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Waking the Tiger: Healing Trauma - The Innate Capacity to Transform Overwhelming Experiences [Paperback]

Peter Levine
4.3 out of 5 stars  See all reviews (43 customer reviews)
RRP: 15.99
Price: 11.19 & FREE Delivery in the UK. Details
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Book Description

29 Sep 1997
Nature's Lessons in Healing Trauma...

Waking the Tiger offers a new and hopeful vision of trauma. It views the human animal as a unique being, endowed with an instinctual capacity. It asks and answers an intriguing question: why are animals in the wild, though threatened routinely, rarely traumatized? By understanding the dynamics that make wild animals virtually immune to traumatic symptoms, the mystery of human trauma is revealed.

Waking the Tiger normalizes the symptoms of trauma and the steps needed to heal them. People are often traumatized by seemingly ordinary experiences. The reader is taken on a guided tour of the subtle, yet powerful impulses that govern our responses to overwhelming life events. To do this, it employs a series of exercises that help us focus on bodily sensations. Through heightened awareness of these sensations trauma can be healed.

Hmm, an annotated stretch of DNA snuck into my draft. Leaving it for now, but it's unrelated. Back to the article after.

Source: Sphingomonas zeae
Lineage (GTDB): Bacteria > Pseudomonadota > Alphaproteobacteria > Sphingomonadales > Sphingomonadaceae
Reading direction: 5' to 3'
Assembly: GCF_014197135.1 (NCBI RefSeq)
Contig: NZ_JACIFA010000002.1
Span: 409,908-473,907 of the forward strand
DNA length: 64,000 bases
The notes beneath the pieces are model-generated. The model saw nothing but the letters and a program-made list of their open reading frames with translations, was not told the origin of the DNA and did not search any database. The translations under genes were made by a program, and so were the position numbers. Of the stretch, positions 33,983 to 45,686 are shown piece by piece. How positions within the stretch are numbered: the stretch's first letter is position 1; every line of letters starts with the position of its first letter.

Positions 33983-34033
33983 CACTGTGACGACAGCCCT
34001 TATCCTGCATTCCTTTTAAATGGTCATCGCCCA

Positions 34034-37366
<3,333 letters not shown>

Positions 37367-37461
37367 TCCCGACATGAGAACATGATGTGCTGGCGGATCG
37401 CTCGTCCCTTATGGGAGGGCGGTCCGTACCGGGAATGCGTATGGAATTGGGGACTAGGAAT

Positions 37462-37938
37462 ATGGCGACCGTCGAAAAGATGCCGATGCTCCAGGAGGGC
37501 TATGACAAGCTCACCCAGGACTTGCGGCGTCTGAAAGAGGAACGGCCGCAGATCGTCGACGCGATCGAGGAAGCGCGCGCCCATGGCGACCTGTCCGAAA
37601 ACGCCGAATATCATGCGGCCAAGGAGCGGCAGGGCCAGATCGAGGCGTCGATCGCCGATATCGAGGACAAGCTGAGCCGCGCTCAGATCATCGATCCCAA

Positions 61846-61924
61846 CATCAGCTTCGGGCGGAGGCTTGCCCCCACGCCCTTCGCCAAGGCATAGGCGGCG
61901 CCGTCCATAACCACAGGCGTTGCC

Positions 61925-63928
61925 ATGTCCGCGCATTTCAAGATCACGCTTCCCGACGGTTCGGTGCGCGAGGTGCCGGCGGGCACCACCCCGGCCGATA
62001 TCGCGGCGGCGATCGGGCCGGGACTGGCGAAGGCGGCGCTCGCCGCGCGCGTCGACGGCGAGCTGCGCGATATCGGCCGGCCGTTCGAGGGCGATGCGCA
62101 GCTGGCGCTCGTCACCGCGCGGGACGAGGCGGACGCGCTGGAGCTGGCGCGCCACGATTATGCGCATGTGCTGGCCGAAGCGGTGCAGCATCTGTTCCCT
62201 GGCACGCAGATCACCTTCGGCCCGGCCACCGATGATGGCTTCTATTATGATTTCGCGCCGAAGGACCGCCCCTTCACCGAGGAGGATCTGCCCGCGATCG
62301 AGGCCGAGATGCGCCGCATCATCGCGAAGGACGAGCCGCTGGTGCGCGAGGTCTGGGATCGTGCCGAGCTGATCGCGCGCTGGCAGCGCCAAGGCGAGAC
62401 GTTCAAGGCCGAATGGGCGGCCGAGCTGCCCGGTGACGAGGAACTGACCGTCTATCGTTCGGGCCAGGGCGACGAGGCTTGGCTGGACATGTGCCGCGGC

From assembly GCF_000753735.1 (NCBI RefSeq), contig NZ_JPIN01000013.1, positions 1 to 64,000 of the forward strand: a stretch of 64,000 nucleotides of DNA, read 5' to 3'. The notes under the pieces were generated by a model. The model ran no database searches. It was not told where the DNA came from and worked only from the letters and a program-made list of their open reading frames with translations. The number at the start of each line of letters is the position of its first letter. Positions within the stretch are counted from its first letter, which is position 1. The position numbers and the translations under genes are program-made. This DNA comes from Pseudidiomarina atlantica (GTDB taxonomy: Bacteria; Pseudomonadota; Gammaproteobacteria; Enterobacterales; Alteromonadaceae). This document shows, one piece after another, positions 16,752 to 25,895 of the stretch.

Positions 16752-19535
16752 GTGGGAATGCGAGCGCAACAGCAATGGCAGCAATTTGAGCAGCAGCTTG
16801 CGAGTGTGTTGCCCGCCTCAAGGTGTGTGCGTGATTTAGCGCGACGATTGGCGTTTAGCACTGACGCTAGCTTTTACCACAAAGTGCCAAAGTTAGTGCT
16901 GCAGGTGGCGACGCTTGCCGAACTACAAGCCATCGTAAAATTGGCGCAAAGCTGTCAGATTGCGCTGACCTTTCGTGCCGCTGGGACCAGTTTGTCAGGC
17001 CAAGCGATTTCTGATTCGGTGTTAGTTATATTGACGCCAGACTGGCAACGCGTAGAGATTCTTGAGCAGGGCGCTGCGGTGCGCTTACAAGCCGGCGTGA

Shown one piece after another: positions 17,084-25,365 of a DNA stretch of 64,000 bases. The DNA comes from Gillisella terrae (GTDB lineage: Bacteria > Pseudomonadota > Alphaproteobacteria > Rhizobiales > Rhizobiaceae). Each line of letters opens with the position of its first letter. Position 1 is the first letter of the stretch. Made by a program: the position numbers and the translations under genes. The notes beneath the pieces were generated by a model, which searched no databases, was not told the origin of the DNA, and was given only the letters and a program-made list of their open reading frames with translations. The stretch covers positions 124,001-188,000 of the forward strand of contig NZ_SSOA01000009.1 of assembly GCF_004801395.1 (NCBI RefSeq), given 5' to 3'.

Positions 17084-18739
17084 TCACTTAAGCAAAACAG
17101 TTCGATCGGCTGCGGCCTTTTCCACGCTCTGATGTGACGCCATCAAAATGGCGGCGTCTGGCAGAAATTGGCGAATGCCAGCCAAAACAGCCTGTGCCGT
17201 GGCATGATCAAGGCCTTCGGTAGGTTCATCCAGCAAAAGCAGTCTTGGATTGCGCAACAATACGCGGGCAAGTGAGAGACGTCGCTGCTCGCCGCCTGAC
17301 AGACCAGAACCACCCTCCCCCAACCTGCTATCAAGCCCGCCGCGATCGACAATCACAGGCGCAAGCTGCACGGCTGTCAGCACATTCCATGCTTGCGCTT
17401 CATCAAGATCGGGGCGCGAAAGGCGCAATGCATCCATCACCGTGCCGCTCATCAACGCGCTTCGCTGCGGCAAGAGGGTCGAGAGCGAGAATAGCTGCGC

Frequently Bought Together

Waking the Tiger: Healing Trauma - The Innate Capacity to Transform Overwhelming Experiences + In an Unspoken Voice: How the Body Releases Trauma and Restores Goodness + Healing Trauma: A Pioneering Program for Restoring the Wisdom of Your Body
Price For All Three: 34.57

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Product details

  • Paperback: 250 pages
  • Publisher: North Atlantic Books,U.S. (29 Sep 1997)
  • Language: English
  • ISBN-10: 155643233X
  • ISBN-13: 978-1556432330
  • Product Dimensions: 22.9 x 16.6 x 2.1 cm
  • Average Customer Review: 4.3 out of 5 stars  See all reviews (43 customer reviews)
  • Amazon Bestsellers Rank: 7,639 in Books (See Top 100 in Books)

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Product Description

From the Author

Nature's Lessons in Healing Trauma
Waking the Tiger offers a new and hopeful vision of trauma. It views the human animal as a unique being, endowed with an instinctual capacity. It asks and answers an intriguing question--why are animals in the wild, though threatened routinely, rarely traumatized? By understanding the dynamics that make wild animals immune to traumatic symptoms, the mystery of human trauma is revealed. Waking the Tiger normalizes the symptoms of trauma and the steps needed to heal them. People are often traumatized by seemingly ordinary experiences. The reader is taken on a guided tour of the subtle, yet powerful impulses that govern our responses to overwhelming life events. To do this, it employs a series of exercises that help us focus on bodily sensations. Through a heightened awareness of these sensations trauma can be healed.